Wokingham Active Speed Maps Launched
Walking, wheeling and cycling can be quicker for local journeys than driving, as the latest campaign by Wokingham Borough Council shows.
The council has produced seven “speed route” maps illustrating how short trips can be quicker without the car at peak times – or a similar length, but without the hassle and expense.
The maps cover different parts of the borough, focusing on areas where congestion is more likely and where shops, green spaces and other amenities are close by. They include shared paths and shortcuts that aren’t accessible by car, providing a safer, healthier, cheaper and convenient alternative.
They’re part of a Government-funded campaign by the council’s My Journey Wokingham team to encourage interest in active and sustainable travel.
For regular advice on active travel swaps, residents can follow the team on social media or subscribe to its monthly newsletter. They can also visit www.myjourneywokingham.com for a wide range of borough-wide walking and cycling routes, as well as information on local buses and trains.
Safe and easy to get where you’re going
The routes, which are being shared on My Journey’s social media channels, are as follows (all driving times provided are at peak times):
- Arborfield Green to California Country Park: can be cycled, partly off-road, via Hazebrouck Meadows and the California Way in 10 minutes. Driving can be more than 16 minutes
- Copsewood, North Wokingham to Wokingham rail station: can be cycled in nine minutes while driving can be more than 12 minutes
- Shinfield Meadows playground to School Green, Shinfield: can be walked in seven minutes, including a long stretch of car-free footpath, while driving can take over seven minutes
- Maiden Erlegh nature reserve, Earley to Woodley town centre: can be cycled in 13 minutes while driving can take more than 16 minutes
- Woosehill (Morrisons supermarket) to Wokingham Community Hospital: can be cycled in six minutes while driving can take up to 12 minutes
- Arborfield Green to Henry Street Garden Centre, Arborfield: can be cycled in eight minutes via the Observer Way relief road, which has an off road shared-use footpath and cycle path. This is about the same time as driving at peak hours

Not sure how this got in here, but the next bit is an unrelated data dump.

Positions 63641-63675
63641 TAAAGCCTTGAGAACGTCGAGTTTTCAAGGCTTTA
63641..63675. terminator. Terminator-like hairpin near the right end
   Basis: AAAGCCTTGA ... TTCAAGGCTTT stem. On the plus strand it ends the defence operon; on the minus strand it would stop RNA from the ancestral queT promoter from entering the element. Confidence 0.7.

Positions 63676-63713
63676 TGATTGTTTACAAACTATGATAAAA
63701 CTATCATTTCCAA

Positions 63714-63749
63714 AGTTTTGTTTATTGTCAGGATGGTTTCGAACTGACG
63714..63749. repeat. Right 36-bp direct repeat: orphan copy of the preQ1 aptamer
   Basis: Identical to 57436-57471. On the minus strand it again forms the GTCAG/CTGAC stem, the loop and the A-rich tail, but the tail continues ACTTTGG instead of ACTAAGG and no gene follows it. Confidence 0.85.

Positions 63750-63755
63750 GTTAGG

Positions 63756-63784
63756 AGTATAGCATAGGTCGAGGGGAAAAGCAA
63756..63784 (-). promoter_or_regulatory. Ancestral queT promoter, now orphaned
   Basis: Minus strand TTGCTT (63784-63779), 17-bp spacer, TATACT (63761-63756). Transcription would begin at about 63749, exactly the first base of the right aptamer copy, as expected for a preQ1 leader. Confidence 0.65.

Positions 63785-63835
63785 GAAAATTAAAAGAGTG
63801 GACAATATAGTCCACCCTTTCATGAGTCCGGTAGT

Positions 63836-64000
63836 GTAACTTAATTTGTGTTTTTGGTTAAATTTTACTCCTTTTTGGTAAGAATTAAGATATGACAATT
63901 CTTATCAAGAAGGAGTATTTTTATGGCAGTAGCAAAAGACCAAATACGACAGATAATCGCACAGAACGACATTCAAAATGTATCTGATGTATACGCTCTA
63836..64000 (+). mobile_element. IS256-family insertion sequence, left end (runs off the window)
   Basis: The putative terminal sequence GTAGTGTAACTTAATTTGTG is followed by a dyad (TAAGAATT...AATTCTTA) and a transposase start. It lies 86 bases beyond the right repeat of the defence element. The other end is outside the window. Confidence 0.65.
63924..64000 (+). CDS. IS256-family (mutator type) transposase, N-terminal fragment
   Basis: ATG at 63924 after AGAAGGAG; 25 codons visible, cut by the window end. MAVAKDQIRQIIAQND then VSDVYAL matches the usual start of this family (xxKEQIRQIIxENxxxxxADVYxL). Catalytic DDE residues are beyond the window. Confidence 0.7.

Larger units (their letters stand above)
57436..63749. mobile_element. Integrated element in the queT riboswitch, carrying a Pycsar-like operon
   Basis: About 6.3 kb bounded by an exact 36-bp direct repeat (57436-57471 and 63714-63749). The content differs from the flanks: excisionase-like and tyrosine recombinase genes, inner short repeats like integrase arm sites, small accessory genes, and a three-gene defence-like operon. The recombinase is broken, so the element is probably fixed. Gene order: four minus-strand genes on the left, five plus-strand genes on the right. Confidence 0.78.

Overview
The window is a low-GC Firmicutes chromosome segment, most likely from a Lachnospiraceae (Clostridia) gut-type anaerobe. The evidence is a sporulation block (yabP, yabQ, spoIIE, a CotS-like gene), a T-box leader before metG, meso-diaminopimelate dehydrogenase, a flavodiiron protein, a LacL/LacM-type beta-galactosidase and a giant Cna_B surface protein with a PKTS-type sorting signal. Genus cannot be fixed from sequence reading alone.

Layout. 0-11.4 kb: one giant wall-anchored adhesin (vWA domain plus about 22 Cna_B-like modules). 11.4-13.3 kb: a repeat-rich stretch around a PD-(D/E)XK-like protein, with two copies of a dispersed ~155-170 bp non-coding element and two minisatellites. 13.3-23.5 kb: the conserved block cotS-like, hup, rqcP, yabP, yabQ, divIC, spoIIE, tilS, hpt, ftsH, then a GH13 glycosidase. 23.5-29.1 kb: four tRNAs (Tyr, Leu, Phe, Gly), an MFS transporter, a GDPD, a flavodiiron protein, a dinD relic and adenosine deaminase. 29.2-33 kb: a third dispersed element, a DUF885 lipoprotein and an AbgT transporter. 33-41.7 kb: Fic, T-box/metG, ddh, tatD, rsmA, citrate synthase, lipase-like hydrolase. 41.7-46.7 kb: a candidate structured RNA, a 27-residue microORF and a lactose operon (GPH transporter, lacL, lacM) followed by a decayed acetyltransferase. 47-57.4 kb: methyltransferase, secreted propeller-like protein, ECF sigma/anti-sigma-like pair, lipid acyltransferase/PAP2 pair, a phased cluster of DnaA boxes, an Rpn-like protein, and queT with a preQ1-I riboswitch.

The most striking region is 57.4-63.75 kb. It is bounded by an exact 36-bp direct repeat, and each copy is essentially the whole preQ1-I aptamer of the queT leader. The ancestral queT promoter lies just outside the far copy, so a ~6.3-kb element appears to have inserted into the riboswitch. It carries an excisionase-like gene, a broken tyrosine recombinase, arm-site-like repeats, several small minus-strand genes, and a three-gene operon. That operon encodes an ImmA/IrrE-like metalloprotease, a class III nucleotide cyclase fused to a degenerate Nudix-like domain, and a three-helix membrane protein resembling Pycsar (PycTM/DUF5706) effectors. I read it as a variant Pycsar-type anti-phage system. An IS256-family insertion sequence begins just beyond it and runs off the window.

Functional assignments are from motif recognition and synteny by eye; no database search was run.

- Wokingham Community Hospital to Wokingham Town Hall: can be walked in 19 minutes, only about three minutes longer than driving at peak hours
A direct way of reducing congestion
By completing five walks of 2km (1.24 miles) a week instead of driving, it’s estimated that people can decrease their carbons emissions by 86kg a year. This should take just over 150 minutes each week, meeting the NHS’ activity recommendations for adults.
As well as being healthier, travelling actively for short distances addresses the root cause of traffic congestion by reducing unnecessary car journeys. This lowers harmful exhaust emissions, which improves air quality as well as helping the council’s ongoing efforts to reach carbon neutrality.
More than a quarter of commutes in the borough are under 5km (three miles), yet more than 70 per cent of these are made by car – so residents can make a big difference by trying alternatives.
Cllr Paul Fishwick, executive member for active travel, transport and highways, said: “We’re doing all we can to create more opportunities for walking and cycling, with external funding, and are encouraging people to make the most of these.
“There are many instances where it’s quicker than driving – and even where the journey times are similar, the health and environmental benefits are far greater. If you’ve never tried it before, why not start with some small changes a few times a week?
“It doesn’t have to be a big commitment, and you might be surprised at how easy it is to build healthy and sustainable habits into your routine.”
Lots of ways to help you get moving
The council is working to improve active travel on numerous fronts through strategies like its borough-wide Local Cycling and Walking Infrastructure Plan (LCWIP) and Bus Service Improvement Plan (BSIP), both published following consultation last year.
It is now consulting on its new Local Transport Plan, an overarching strategy that will prioritise active travel while aiming to make the roads safer for everyone, and recently extended the deadline until Friday, 8 March to ensure everyone has the chance to comment.
The council has secured funding for new walking and cycling routes from Active Travel England and is progressing plans for improvements between Winnersh and Wokingham town, subject to further consultation and external funding.
Other routes identified in the LCWIP could follow in due course and, among many other initiatives, the council is also:
• working to help bus services recover from the impact of the pandemic
• seeking funding to continue installing electric vehicle chargepoints around the borough
• carrying out active travel and air quality education in schools through My Journey
Wokingham Active Speed Maps Information
For more information, see www.myjourneywokingham.com